The FTSE 100 peaked on January 2 30 1999. If you sign-up to the theory that stock prices tell us what is going on in the real world, then maybe the story of the FTSE 100 of the last 13 years or so tells us the true story of the economy.

Here is another way of looking at it. We should have had recession in the early 2000s. We didn’t because markets fled from equity to debt. Leverage delayed the inevitable. And the longer the delay, the worse the final outcome.

And since the FTSE 100 is now moving close to the December 1999 level, perhaps we can say that if stock markets really do tell us what is really going in the economy, all of the troubles of recent years are drawing to a close.

The Dow closed at 14075 last night. The last time it was so high was in 2007. Its all-time high is 14164. Just another 89 points and we are into new territory.

Maybe that suggests the economic woes of the last half decade are truly coming to a close.

There is one snag with those arguments. The FTSE 100 may have peaked in 1999, but the Dow peaked on October 9 2007, slightly less than a year before Lehman Brothers went bust. Maybe stocks markets are not such a good guide after all.

Tesco warns meat prices may rise

Give Philip Clarke credit where it is due. The Tesco CEO was pretty open earlier this week when talking about the horsemeat saga.

He talked about the complexity of the meat business, and how the supply chain is open to rogue elements. Now Tesco is going to be more scrupulous with its produce. “I am in no doubt that we will find things we don’t like,” said Tesco’s boss.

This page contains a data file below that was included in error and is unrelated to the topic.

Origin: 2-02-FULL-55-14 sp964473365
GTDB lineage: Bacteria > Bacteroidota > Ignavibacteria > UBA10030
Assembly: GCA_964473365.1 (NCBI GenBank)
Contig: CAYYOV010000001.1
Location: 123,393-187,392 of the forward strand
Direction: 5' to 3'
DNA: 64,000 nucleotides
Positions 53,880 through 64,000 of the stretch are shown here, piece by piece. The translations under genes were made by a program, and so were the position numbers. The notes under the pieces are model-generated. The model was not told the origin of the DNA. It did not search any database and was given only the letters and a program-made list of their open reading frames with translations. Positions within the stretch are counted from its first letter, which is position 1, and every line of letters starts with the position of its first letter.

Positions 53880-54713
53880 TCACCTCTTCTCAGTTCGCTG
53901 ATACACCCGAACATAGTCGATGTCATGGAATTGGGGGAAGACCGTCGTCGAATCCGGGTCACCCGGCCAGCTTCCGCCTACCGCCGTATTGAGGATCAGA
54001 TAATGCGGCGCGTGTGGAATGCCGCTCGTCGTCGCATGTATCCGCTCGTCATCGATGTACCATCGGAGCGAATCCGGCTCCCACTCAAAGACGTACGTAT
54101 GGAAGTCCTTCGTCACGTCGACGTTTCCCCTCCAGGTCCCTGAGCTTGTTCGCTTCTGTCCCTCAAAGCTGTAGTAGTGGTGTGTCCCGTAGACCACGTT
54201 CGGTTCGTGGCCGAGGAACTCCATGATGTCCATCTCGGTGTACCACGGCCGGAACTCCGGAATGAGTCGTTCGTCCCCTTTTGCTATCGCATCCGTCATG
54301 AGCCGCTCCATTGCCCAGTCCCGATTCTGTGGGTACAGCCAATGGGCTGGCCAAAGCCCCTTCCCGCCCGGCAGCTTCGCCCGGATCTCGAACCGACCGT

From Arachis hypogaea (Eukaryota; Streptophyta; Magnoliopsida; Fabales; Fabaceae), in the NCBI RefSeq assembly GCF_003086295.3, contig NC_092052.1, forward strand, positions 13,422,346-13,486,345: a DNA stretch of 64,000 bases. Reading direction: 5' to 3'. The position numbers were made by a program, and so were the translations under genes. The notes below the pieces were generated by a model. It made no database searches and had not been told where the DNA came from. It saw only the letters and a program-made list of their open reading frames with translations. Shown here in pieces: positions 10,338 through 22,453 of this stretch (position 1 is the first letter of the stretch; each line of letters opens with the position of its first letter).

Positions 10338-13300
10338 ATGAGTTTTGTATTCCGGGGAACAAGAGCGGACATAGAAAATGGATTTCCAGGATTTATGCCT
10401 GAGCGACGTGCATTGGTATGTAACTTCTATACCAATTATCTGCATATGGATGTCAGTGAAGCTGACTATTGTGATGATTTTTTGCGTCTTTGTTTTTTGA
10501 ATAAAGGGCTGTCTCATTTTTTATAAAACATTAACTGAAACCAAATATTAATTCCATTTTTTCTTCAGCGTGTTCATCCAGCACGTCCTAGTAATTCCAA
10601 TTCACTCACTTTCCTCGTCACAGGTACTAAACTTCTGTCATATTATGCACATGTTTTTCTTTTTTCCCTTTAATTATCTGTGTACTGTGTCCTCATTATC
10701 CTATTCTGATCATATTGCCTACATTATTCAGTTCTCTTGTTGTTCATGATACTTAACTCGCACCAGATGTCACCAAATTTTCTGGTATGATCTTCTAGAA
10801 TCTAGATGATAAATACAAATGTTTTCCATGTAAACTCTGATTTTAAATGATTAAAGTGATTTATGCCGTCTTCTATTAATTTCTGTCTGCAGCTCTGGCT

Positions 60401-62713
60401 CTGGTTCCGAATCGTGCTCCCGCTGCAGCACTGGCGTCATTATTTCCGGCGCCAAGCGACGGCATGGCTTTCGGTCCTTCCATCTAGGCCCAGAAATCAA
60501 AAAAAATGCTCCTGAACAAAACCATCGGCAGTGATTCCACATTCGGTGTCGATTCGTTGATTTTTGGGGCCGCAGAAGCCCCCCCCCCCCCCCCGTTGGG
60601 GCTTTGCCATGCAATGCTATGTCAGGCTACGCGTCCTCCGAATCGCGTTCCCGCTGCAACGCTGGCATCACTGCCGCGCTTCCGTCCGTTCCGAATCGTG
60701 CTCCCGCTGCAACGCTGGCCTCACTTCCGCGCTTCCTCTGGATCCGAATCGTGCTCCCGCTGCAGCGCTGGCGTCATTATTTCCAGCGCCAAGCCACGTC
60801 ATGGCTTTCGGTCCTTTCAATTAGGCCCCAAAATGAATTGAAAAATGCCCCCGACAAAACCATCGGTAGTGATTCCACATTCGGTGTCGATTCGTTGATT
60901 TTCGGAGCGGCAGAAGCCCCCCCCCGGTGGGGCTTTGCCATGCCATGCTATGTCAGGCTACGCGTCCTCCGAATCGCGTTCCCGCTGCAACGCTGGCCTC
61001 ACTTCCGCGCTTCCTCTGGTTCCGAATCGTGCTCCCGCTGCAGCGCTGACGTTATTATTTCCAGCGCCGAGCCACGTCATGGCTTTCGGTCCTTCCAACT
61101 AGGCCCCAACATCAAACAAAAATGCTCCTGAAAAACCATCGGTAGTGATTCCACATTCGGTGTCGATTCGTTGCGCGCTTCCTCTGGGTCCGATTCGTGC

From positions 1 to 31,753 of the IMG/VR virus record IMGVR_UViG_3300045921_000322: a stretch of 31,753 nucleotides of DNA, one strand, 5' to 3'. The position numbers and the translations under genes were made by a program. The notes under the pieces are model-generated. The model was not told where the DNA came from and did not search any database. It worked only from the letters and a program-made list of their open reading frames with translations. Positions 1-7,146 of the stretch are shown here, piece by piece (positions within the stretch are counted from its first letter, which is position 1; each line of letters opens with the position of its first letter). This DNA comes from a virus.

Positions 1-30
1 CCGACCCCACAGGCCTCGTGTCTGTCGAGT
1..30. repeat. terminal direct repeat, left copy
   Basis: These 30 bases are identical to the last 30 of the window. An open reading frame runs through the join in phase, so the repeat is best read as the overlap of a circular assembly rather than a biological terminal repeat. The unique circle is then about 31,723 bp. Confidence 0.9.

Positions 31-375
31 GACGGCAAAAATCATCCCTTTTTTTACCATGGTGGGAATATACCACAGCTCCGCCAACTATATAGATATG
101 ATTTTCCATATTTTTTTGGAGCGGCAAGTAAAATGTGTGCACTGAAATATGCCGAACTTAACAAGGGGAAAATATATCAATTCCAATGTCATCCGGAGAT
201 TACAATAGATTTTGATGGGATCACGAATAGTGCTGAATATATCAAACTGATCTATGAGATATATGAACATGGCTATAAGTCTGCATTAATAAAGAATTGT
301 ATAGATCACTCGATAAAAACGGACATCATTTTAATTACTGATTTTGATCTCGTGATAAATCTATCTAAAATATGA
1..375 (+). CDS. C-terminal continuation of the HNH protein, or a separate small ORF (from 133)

So Tesco plans to buy more of its produce locally. Mr Clarke said: “I hope that it doesn’t mean price increases, but I can’t stand here today and tell you that it won’t.”

The buy food locally lobby has won a major victory. Across the land you can imagine the “told you so” comments.

The argument against buy food locally has always come down to cost. Don’t buy food from local suppliers, say the free market advocates, buy it from the best/cheapest.

A part of the problem may have related to confusion between best and cheapest. Maybe local is best, distant is cheapest.

But now we are going to see the arguments tested. Will prices rise as a result of the move towards local, food? And if so, how will consumers react?

Before the matter of what’s in our meat is finished with, have you heard about the practice in China of using dog meat? There has been a spate of articles on the subject and a most disturbing video on Youtube. The cruelty inflicted on dogs is truly shocking, perhaps even too cruel to describe in a polite column such as this. There are two ways of looking at this. One way is to suggest that the British are way too sensitive when it comes to cruelty to animals, and we are not even rational when it comes to cruelty to dogs. The alternative is to say that if China treats man’s best friend like that, one assumes its attitudes to mankind are not much better.

Recession or not a recession

Well, it was stated here in black and white: “My suspicion, however, is that when the ONS has finally finished revising its data, we will find the UK did not fall into recession during this period at all…Frankly, the media is to blame, because the media is news hungry. Little things like accuracy must never be allowed to get in the way of good headlines.” See: Lies, damned lies, and figures on the UK’s GDP 

The UK may or may not be in recession at the moment, but even if it is, it may well not have suffered a triple dip. Many economists doubt the accuracy of stats that suggested the UK suffered recession in late 2011 and during the first half of 2012.

The latest data was out yesterday, and although the ONS data still suggests the UK suffered recession last year, it was only just, and in any case, if you were to squint and look at the data in a funny way you could even say recession did not occur, even based on yesterday’s data.